Daily digest June 24 2015

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Living near a noisy road raises risk of early death, warn UK scientists

Living near a noisy road could kill you, scientists have warned, after finding that the stress of traffic sounds raises the risk of dying early.

As reported in the Telegraph, researchers at Imperial College and the London School of Hygiene and Tropical Medicine found those who lived on the noisiest roads had a greater chance of suffering a heart attack or stroke and dying early.

The over-75s were the most at risk, with their chance of dying over seven years 10% higher than people who lived in quieter neighbourhoods. Younger adults had a 4% increased risk of early death.

In the largest study of its kind, researchers looked at 8.6 million people living in Greater London between 2003 and 2010.

Lead author Dr Jaana Halonen from the London School of Hygiene & Tropical Medicine said: 'Road traffic noise has previously been associated with sleep problems and increased blood pressure, but our study is the first in the UK to show a link with deaths and strokes.

'This is the largest study of its kind to date, looking at everyone living inside the M25 over a seven-year period. Our findings contribute to the body of evidence suggesting reductions in traffic noise could be beneficial to our health.'

Read more on the Telegraph website

A&E a 'place of terror' for older people, nurses' union congress hears

Overstretched emergency departments are 'places of terror' for older and vulnerable people, the nursing union’s congress has heard.

The Royal College of Nursing (RCN) said there was no longer only a winter crisis but a year-round crisis with older people bearing the brunt, as some were left on trolleys for up to 20 hours, the Guardian has reported.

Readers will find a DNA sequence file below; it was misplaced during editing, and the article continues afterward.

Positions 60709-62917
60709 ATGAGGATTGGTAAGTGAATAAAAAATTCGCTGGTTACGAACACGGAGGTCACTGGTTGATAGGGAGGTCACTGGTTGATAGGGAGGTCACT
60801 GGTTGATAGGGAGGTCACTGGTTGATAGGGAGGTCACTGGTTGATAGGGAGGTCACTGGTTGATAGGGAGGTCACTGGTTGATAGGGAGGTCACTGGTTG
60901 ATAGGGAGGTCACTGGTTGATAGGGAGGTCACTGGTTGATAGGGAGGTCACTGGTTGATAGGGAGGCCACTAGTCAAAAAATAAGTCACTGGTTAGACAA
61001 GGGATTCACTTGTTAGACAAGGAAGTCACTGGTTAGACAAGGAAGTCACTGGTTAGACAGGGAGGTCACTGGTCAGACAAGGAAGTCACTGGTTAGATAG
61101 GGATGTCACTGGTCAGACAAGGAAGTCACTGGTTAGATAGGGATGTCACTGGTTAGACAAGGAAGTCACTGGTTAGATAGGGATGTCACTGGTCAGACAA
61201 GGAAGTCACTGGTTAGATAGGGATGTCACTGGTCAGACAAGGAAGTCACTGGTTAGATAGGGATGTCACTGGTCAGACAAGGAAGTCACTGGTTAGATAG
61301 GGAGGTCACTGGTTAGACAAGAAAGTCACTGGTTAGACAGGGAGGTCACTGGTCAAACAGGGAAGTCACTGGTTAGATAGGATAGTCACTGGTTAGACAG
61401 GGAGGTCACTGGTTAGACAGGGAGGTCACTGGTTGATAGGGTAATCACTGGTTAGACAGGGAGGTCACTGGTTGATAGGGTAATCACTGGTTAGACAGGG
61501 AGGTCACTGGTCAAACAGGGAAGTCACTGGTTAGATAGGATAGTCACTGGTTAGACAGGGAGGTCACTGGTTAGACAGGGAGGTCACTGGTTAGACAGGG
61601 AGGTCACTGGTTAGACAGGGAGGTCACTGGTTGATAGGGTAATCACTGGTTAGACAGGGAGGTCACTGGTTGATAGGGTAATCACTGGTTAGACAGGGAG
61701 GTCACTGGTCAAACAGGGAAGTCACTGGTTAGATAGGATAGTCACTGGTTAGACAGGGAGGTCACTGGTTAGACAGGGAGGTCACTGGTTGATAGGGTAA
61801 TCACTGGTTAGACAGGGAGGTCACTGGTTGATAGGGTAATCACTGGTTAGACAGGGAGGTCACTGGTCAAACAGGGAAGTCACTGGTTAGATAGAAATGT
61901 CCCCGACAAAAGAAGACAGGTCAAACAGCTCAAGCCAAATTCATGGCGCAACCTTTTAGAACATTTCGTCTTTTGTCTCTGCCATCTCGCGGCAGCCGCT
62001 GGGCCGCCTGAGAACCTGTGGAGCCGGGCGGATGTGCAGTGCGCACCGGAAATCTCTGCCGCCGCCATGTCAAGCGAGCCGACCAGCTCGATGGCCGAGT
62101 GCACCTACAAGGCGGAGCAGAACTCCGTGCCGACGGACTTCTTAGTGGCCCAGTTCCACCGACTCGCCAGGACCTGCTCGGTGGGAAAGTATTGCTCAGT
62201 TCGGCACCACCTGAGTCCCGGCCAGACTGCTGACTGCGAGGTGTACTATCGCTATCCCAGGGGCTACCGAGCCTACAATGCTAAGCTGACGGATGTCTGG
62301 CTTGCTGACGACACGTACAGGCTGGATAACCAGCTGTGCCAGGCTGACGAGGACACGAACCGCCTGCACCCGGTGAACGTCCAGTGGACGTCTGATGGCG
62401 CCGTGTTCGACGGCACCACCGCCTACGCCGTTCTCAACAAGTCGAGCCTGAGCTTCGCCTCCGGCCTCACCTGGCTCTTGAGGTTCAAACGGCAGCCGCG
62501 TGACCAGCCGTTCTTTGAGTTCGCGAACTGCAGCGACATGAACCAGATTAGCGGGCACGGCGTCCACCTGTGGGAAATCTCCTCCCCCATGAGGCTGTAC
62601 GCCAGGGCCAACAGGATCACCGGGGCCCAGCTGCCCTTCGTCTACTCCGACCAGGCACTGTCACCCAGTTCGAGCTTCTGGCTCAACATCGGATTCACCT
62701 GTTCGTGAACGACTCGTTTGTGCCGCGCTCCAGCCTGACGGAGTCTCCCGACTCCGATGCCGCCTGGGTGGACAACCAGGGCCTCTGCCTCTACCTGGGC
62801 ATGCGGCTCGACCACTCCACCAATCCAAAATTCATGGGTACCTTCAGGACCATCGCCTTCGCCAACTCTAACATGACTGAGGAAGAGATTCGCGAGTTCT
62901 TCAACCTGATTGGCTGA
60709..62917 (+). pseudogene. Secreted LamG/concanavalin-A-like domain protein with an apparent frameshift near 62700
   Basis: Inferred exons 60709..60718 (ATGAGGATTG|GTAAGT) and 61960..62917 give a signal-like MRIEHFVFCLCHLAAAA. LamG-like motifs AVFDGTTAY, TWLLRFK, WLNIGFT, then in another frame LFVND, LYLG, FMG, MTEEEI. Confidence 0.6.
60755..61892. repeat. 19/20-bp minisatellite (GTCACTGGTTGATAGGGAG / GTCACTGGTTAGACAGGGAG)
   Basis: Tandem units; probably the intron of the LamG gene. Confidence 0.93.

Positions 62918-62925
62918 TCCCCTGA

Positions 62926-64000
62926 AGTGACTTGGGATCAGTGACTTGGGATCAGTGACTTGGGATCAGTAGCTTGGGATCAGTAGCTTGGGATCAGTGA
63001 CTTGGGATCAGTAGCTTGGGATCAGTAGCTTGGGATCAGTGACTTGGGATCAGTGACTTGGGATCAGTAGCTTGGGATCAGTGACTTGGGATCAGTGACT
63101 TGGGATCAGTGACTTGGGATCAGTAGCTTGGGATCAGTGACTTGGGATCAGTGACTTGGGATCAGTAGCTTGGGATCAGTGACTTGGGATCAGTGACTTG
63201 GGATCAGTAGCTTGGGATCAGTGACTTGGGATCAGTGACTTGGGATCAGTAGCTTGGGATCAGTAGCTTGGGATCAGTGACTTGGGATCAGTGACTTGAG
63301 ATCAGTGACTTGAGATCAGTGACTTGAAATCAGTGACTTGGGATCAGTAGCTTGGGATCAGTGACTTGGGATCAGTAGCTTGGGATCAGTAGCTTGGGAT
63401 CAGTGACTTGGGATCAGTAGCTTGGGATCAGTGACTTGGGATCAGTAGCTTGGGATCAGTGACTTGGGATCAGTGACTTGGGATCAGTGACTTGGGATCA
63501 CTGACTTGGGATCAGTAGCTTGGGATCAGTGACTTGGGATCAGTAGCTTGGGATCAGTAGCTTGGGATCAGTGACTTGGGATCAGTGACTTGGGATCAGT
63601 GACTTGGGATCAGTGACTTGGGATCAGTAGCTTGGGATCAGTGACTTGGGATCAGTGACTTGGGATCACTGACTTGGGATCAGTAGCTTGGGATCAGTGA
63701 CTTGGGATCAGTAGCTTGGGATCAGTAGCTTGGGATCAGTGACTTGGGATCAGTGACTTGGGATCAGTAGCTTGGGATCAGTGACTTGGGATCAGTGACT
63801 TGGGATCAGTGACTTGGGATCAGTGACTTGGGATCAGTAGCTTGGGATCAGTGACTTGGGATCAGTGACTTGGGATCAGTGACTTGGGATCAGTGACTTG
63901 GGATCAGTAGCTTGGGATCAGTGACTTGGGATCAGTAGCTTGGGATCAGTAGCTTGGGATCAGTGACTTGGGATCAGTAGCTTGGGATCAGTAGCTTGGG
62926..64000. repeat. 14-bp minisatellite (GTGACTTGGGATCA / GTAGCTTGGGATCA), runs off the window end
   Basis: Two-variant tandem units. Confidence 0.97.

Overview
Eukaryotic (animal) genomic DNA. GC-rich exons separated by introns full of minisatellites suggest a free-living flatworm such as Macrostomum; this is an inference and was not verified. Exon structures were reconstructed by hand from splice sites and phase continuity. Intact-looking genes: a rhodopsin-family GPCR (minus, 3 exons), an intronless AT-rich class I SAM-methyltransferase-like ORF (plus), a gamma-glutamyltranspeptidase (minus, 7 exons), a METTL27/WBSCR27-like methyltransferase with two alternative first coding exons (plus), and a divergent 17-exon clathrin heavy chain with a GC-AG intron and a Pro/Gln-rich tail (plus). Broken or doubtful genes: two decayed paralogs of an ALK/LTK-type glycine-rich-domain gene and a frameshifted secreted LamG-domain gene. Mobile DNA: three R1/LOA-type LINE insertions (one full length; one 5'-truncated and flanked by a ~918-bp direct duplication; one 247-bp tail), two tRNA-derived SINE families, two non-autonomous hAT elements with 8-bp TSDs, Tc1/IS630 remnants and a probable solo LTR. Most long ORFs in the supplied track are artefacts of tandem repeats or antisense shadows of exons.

The NHS has missed its target to see 95% of patients at hospital emergency departments within four hours for the last 100 weeks. RCN general secretary and chief executive Peter Carter said it was clear who was being left waiting longer. 'It’s not people who’ve had road accidents, subarachnoid haemorrhages; it’s older people with respiratory problems,' he said.

'They are the people that end up [spending] eight, 10, 14 increasingly 20 hours on the trolleys. It’s very distressing they haven’t got food, proper toilet facilities. They get very frightened and disconcerted. It doesn’t exactly fill you with confidence if you are on a trolley for hours in a corridor.'

Dr Carter said older people were suffering because emergency departments were being forced to deal with people with mental health problems 'in a chaotic state' as they were not being properly cared for in the community, as well as people drunk or on drugs.

He blamed a loss of 5,500 district nurses (46%) since 2003, the scrapping of NHS direct and its replacement with the much maligned 111 – which led to another 300 nursing jobs being cut – and delayed discharge. He also highlighted independent research, based on 33 hospitals, commissioned by the RCN, suggesting that around a fifth (18%) of permanent nursing posts in A&E departments are unfilled, rising to nearly a quarter (23%) of posts for newly qualified nurses, who account for the majority of nursing staff in emergency departments.

Read more on the Guardian website

Breath test that can identify one of the most deadly cancers in minutes

A breath test has been developed that could give instant diagnosis of two of the most deadly cancers.

As reported in the Daily Mail, the test for cancers of the stomach and the oesophagus, or gullet, can give a diagnosis with 90% accuracy and takes just minutes. Conventional lab tests can take as long as six hours.

The test also prevents the need for an endoscopy, which involves patients having a probe pushed down their throat, and could save the NHS up to £145 million.

Read more on Daily Mail website



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